Louis Dazy Explains How He Gets Double Exposures In-Camera

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Photographer Louis Dazy always amazes me. He works with film and has done a whole lot involving the neon portrait trend. But Louis takes it further. You see, Louis is an actual creative with amazing amounts of foresight. He’s honed his craft and doesn’t Photoshop. Even better, he does it all with film. He gets asked how he does this often. And Louis was elated to tell the world in an interview with us.

“Everything that happens in the night time is far more interesting; I tend to see things differently, take time to reflect, be in touch with what I feel and what I want to reveal in my photos.”

– Louis Dazy

With the Lost in the City Lights series, how did you execute this? Did you go out and shoot the roll, then came back and reshot on it?

That’s a question that I get asked a lot, so I’m glad I can answer it here with The Phoblographer. Basically, I have 6 différent SLR film cameras; I load them with film (usually Portra 400 or Gold 200, sometimes Lomo 400), I go out shooting, and whenever I shoot with one, I write down on my phone what it was, location, framing, etc. I used to have only one camera for shooting all the time but now that I’ve got 6, I feel like I can have more control over what I shoot. I don’t shoot the whole roll, then wind back and reshoot on it. It’s a bit too messy for me, so I just shoot one frame on one camera, and if I see something that can make a nice double exposure, I shoot it again on the same frame. I hope that makes sense.

What sort of creative vision did you have for this? Did you know what was going to come out beforehand?

I usually know what is going to come out before getting it developed. As I said earlier, I write down everything I shoot on my smartphone, so there’s not much surprise anymore when the film comes back from the lab. My creative vision has kind of always been the same for a while, mostly double exposures, neons, nights, low light, shooting at night gives me that nostalgia feeling I never get in the daytime. Everything that happens in the night time is far more interesting; I tend to see things differently, take time to reflect, be in touch with what I feel and what I want to reveal in my photos.

Technically speaking, were the patterns of neons overexposed, and then you underexposed the portraits? I’ve known that to be the case at times with how these work.

Most of the time, I use the same settings, so I don’t even look at the meter that much. F2, 1/125 for neons because they’re bright, and F2 1/30 for portraits to get as much light as possible in without a tripod. I’m not sure if they’re overexposed or underexposed, but they’re mostly right this way. I find it to work like a charm, so I never questioned why I always shoot with the same settings.

What attracts you to neons, stars, and city lights?

I was always intrigued by night time growing up. It always felt very different to me, and my mind sure doesn’t work the same at night; it feels like I’m a regular person in the day and turns into an artist at night, I guess, haha. Neons are that safe light in the dark, sort of a lighthouse for night roamers.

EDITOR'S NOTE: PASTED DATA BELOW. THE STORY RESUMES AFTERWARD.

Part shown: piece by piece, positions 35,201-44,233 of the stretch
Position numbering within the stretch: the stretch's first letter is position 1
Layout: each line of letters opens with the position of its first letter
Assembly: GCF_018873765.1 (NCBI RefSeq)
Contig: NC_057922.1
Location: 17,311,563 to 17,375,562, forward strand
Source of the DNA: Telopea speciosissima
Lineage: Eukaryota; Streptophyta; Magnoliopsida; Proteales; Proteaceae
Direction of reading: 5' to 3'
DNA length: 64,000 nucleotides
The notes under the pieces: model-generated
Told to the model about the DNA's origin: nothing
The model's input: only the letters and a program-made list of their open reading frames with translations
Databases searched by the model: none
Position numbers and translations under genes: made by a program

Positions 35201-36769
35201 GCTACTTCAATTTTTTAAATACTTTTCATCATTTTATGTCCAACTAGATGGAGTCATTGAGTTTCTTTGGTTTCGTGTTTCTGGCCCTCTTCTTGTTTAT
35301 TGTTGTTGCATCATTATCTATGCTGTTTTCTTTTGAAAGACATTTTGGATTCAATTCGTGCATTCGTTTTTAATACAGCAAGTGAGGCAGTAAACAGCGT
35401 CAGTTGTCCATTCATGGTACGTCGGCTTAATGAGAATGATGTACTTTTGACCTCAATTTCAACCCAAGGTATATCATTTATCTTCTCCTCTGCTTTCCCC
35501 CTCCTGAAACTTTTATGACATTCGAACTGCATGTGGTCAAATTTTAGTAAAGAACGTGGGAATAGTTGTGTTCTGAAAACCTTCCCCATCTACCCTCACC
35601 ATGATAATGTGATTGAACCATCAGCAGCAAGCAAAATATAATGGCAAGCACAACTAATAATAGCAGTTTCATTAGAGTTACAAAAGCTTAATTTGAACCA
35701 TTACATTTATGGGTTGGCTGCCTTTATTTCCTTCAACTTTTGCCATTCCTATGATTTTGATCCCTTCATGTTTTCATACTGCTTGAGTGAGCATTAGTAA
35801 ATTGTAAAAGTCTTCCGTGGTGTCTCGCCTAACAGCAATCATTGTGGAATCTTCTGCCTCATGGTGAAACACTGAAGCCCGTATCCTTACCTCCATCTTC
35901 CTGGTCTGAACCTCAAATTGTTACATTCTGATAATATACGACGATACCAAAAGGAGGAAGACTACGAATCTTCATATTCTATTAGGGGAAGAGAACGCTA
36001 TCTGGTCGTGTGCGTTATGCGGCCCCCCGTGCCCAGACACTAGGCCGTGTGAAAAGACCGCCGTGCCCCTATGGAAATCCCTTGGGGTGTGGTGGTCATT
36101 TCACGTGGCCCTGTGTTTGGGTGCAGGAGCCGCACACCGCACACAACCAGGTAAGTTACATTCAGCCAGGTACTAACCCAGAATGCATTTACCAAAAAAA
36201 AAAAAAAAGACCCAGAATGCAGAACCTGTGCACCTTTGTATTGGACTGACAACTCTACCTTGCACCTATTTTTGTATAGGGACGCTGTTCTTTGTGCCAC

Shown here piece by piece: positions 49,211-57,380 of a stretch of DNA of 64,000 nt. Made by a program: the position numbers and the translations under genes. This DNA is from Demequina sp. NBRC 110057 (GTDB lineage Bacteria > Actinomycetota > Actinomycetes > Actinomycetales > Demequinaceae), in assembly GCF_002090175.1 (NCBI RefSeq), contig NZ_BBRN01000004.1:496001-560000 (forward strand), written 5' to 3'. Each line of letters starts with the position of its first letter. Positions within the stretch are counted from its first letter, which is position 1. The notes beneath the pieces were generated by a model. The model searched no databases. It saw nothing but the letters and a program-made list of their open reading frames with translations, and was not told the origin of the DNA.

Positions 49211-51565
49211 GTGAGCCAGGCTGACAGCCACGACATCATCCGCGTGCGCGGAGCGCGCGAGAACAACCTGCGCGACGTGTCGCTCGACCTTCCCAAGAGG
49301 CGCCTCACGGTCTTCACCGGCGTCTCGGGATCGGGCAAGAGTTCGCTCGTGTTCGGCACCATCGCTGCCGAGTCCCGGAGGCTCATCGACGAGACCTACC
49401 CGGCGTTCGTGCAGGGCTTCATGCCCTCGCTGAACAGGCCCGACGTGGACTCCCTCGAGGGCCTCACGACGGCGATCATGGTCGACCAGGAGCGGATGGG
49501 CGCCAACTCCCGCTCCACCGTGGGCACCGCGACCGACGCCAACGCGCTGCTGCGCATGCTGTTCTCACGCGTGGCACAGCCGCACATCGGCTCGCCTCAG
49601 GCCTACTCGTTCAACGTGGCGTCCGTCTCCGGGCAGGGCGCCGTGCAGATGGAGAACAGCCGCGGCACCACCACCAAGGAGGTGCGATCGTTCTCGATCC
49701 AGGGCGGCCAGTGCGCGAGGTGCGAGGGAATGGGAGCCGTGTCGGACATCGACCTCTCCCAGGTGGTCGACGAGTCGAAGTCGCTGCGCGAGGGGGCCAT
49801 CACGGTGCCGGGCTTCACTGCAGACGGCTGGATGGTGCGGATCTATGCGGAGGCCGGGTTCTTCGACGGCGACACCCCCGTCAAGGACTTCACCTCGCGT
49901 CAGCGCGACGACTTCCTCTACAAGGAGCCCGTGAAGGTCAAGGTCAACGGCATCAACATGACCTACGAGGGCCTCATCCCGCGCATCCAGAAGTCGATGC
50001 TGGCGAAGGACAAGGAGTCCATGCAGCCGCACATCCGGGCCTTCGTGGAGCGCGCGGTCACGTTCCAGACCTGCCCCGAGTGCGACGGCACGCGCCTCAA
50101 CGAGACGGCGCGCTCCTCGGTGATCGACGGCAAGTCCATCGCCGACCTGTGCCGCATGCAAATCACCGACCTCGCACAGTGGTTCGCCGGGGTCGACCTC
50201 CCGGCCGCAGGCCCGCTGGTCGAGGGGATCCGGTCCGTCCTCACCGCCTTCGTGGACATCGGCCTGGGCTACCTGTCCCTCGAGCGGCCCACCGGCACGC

“Not much; I usually post my scans untouched.”

– Louis Dazy

How has shooting in the pandemic changed you as a photographer and creatively?

Unfortunately, I just stopped shooting during the lockdown. I had no choice. We couldn’t go out for any other reason than groceries, so I started working on a 3D animated short film meanwhile. Now that the lockdown is over, it didn’t change much for me. I keep shooting, but it’s been tough financially speaking, so I need to work more most of the time, which leaves me tired and out of energy for personal projects. I hope the situation gets better soon; I need to get back to shooting more.

Just curious, how much Photoshop is typically done with this stuff? I know you create in-camera, but we’ve always wondered about skin and stuff.

Not much; I usually post my scans untouched. Though sometimes, if I have an awesome shot and colors feel off to me, I can use Lightroom to fix it; it doesn’t happen much, though. In the end, it’s really about the artist’s vision. There’s no wrong way to do it. Just use any technique you want as long as you’re happy with the photo you get in the end!

What’s inspiring your work these days?

I have to say I’ve been watching Twin Peaks by David Lynch all over again a few weeks ago. This series never ceases to amaze me no matter how many times I watch it, it’s all about the vibe, the ambiance, the energy. I love it beyond words, and it’s always been a huge inspiration for me.

All images used with permission from Louis Dazy. Follow him on his website, Behance and Instagram. Have a series you want to share that you’ve done without Photoshop? Find the details on how to submit them here.

Chris Gampat

Chris Gampat is the Editor in Chief, Founder, and Publisher of the Phoblographer. He also likes pizza.